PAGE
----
LONDON: Several months ago a few people got together and decided to form a gay film unit. And this week, on a G-string budget, the unit showed it meant business.
A little professional help is turning the amateur enthusiasm into a dream realised.
But before the movie-buffs rush off to the Biograph to see a blue movie, a word or two of warning: this is just the first of a series of commercials for gay liberation politics, the initial project being called Party Piece.
Needless to say, there’s a nude scene, played by Leonard Whiting, a fantasy leather sequence and so on. The message the movie gets across is quite explicit, so, of course, there won’t be a generous screening of it when it’s finished (the unit hopes it won’t take more than about a month in postproduction) and it may turn up at the Electric Cinema Club, or the Kings Cross Cinema, the unit hopes. But so far no definite arrangements have been negotiated for its screening.
The movie has the obvious weaknesses you expect if one uses an entirely amateur cast, but producer Ray Fowler and director Bruce Wisehart have very definite ideas of where they think the gay visual art scene should be headed.
The two-minute colour movie took nine hours to shoot in a borrowed Hampstead flat and although enthusiasm began to wane under the hot lights and the intense concentration required, I think Bruce and Roy have a small winner in the can.
The film unit intends to go ahead making more gay movies, but future plans are not yet definite.
LONDON: A sex-education movie that may be bought by the Inner London Education Authority may not be advertised in the Evening Standard, because Cobra Films who made the movie want to quote the criticism of Cobra-1 that appeared in Gay News.
Cobra-1, also called etcetcetc, approaches the subject of sex from a standpoint that values relationships higher than “the perfect position” for a couple.
When Cobra Films booked the space in the Standard the advertisement department could see no objection to running the ad.
But when Geoff Richards, formerly of the Electric Cinema Club in Portobello Road, which gave Cobra-1 its premiere, took the copy for the ad along to the Standard, he was told by the assistant advertisement manager that the Gay News criticism was “near-pornography”. The man at the Standard suggested that Cobra should find a “respectable film critic to quote — like Alexander Walker” if it wanted to run the advertisement.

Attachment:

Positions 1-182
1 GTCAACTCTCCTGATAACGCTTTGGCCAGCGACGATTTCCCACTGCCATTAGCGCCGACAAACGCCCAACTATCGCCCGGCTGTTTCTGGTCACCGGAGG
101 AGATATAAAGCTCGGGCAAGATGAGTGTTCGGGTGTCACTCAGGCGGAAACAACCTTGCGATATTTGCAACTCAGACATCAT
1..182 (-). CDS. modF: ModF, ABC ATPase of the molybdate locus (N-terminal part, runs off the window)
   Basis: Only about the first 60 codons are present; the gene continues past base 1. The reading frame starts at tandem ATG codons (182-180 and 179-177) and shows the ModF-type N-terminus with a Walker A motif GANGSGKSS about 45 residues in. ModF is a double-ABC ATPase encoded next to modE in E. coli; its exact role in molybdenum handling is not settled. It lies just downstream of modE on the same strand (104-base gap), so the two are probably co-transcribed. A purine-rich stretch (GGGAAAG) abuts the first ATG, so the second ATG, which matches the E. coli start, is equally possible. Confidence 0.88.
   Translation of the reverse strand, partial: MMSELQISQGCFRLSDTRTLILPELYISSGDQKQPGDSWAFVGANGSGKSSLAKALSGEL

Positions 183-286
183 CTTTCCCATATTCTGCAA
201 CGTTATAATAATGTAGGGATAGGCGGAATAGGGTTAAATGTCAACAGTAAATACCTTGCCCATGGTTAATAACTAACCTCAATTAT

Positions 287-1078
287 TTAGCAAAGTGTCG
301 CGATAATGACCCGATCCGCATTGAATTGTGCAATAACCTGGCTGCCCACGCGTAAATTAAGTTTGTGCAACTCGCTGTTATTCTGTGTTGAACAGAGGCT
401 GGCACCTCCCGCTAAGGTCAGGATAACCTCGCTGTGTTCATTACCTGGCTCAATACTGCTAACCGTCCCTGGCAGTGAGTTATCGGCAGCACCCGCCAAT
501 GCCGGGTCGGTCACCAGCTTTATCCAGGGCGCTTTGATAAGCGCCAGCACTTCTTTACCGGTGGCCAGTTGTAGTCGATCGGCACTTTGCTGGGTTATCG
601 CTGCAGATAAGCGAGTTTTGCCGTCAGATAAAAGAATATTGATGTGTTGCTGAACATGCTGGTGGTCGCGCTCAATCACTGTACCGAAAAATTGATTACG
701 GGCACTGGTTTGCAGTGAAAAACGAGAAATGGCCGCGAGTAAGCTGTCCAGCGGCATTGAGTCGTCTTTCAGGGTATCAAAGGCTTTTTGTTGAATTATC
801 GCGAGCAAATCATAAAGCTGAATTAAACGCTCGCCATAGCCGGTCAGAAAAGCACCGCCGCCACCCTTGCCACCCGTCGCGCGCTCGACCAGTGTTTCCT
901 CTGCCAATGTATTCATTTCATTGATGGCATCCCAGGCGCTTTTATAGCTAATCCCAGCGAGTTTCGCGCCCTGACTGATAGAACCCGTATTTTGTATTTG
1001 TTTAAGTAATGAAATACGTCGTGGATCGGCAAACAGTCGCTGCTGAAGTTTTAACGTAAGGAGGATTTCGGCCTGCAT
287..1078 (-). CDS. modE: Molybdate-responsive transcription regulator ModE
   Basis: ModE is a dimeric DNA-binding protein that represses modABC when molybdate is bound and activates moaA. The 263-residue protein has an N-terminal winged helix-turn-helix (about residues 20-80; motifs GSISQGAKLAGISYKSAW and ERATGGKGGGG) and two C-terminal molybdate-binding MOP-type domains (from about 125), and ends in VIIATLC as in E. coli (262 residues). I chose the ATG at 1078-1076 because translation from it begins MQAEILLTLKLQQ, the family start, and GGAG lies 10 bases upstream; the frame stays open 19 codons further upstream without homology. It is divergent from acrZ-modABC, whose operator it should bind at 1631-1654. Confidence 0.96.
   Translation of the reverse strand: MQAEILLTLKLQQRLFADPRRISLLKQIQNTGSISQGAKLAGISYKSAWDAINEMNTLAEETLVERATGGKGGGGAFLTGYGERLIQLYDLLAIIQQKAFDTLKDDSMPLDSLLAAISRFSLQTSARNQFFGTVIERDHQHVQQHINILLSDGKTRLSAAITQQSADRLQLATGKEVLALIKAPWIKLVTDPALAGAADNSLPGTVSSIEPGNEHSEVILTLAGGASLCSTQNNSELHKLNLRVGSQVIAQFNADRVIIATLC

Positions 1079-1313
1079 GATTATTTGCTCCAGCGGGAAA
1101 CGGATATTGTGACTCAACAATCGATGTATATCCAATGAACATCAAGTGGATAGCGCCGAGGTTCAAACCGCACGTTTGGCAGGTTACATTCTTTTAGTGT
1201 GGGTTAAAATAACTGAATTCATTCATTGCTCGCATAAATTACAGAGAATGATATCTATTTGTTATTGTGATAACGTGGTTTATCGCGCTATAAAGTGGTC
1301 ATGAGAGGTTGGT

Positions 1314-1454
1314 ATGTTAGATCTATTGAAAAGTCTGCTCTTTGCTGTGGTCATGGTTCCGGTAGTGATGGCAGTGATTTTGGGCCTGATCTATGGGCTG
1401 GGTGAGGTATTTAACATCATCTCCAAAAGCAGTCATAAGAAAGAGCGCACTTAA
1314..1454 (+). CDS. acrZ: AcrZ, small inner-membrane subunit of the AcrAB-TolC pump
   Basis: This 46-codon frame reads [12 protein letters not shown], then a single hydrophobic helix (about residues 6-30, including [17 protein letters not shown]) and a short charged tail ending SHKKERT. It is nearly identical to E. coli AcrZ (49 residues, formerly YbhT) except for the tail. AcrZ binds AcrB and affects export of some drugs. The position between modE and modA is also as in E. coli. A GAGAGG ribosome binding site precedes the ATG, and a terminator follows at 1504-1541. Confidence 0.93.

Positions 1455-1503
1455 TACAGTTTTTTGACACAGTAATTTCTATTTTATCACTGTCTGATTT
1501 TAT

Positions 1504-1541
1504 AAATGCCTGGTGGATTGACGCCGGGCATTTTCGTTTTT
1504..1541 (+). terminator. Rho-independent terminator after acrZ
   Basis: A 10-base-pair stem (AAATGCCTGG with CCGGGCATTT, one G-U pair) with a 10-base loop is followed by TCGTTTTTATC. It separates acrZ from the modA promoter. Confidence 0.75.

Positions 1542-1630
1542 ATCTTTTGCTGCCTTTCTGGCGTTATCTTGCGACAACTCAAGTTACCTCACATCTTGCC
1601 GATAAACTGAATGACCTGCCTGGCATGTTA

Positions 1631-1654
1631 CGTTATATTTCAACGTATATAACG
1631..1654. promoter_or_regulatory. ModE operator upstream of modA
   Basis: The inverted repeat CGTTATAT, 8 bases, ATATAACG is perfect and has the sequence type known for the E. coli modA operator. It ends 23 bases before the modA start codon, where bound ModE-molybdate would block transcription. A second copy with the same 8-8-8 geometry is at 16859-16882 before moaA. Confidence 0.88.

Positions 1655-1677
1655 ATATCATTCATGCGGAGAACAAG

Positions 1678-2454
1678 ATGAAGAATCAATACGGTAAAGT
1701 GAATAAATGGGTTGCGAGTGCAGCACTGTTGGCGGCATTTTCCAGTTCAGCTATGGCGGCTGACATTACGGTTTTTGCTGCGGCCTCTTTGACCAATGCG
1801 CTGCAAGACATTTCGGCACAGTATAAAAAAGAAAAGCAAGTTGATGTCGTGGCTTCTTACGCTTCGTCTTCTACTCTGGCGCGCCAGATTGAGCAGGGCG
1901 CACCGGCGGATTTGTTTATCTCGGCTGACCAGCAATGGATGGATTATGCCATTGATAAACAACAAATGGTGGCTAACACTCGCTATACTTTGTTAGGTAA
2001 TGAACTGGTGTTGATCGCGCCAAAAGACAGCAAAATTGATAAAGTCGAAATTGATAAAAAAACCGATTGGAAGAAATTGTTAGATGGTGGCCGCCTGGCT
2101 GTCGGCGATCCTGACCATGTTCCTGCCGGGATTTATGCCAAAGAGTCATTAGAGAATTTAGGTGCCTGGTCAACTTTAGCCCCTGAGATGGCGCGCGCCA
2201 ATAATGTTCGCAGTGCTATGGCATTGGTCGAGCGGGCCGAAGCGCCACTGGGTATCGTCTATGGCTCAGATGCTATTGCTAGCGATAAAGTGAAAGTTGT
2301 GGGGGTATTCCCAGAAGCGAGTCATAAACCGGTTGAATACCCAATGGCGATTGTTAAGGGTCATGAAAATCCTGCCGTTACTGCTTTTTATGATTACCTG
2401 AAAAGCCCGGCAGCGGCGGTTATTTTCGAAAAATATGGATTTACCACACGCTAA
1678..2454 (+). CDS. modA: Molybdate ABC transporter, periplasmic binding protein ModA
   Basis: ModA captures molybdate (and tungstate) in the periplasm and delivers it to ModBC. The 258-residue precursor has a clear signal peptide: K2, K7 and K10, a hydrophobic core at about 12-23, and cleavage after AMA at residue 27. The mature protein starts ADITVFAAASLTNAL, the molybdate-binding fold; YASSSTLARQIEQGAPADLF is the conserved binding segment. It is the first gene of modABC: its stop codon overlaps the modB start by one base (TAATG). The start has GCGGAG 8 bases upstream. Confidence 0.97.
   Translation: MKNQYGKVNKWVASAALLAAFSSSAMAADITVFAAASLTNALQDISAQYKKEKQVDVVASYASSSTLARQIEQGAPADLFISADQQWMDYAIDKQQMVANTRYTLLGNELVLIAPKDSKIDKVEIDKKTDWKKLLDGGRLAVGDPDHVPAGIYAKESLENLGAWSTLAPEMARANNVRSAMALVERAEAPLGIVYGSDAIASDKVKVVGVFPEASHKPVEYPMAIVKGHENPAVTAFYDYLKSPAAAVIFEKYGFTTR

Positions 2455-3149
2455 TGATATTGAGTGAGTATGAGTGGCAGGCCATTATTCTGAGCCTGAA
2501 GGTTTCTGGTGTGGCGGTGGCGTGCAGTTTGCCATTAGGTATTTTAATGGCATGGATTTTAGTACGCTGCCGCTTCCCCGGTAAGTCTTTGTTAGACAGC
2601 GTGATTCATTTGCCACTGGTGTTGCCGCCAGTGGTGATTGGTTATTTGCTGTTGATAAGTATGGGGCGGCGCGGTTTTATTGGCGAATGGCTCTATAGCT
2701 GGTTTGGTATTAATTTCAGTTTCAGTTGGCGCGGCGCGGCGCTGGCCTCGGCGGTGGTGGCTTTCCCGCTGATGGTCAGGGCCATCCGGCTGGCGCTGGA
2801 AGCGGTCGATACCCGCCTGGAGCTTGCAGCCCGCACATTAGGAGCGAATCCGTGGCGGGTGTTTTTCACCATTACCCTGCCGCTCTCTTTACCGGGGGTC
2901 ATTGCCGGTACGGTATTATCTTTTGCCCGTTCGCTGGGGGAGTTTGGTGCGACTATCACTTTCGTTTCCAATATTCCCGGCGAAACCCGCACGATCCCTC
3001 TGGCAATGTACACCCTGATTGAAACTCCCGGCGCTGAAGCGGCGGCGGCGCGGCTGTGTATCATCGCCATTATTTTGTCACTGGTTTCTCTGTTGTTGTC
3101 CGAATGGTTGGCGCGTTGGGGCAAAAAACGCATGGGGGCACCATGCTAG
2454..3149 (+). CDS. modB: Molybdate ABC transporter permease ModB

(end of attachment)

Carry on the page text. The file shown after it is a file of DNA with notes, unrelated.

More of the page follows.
But Cobra Films, who maintain that the Gay News criticism (in GN10) was the only crit that approached the movie on its own terms refused to change the wording and would not cut off the by-line tag: “Peter Holmes, Gay News.”
The result is that no advertisement for Cobra Films’ first movie appeared in the Standard. The shareholders of Beaverbrook Newspapers are the losers.
I’ve spent a few years as a provincial paper movie critic and, as such, I’ve had sex education flix up to here (he indicated his rat-low brow.)
In fact I’ve seen so many sex education movies that the Pearl and Dean breaks became cinematic delights before I moved from country pleasures to the lemming-race of the Northern Line.
All this by way of introduction to what was for me an amazing little movie that opens at the Electric Cinema Club, Portobello Road, this weekend (November 5) for a week.
It’s amazing because it’s not crammed with:
a) as much nudity as possible using sex-ed as the excuse for a pale blue movie
b) well-meaning Scandinavians discussing orgasms over their coffee and cakes with schlagsahne, evidently psychiatrists of some sort.
Cobra-One – called that because it’s Cobra Films’ first effort – is a realistic piece of sex-education that, as one would expect, concentrates on a heterosexual couple. But it does not put down gays, just as it doesn’t suggest that such a position may be just right for a certain couple. But then it doesn’t advise gay sex.
Cobra-One, otherwise known as etcetcetc, does not set out to teach sex but relationships. As such it’s a success, except the home-movie-ishness about it made me feel that the entire cast and crew were stoned on something all the time.
Viewed as a stoned movie it’s great. But as sex education it’s no great shakes.
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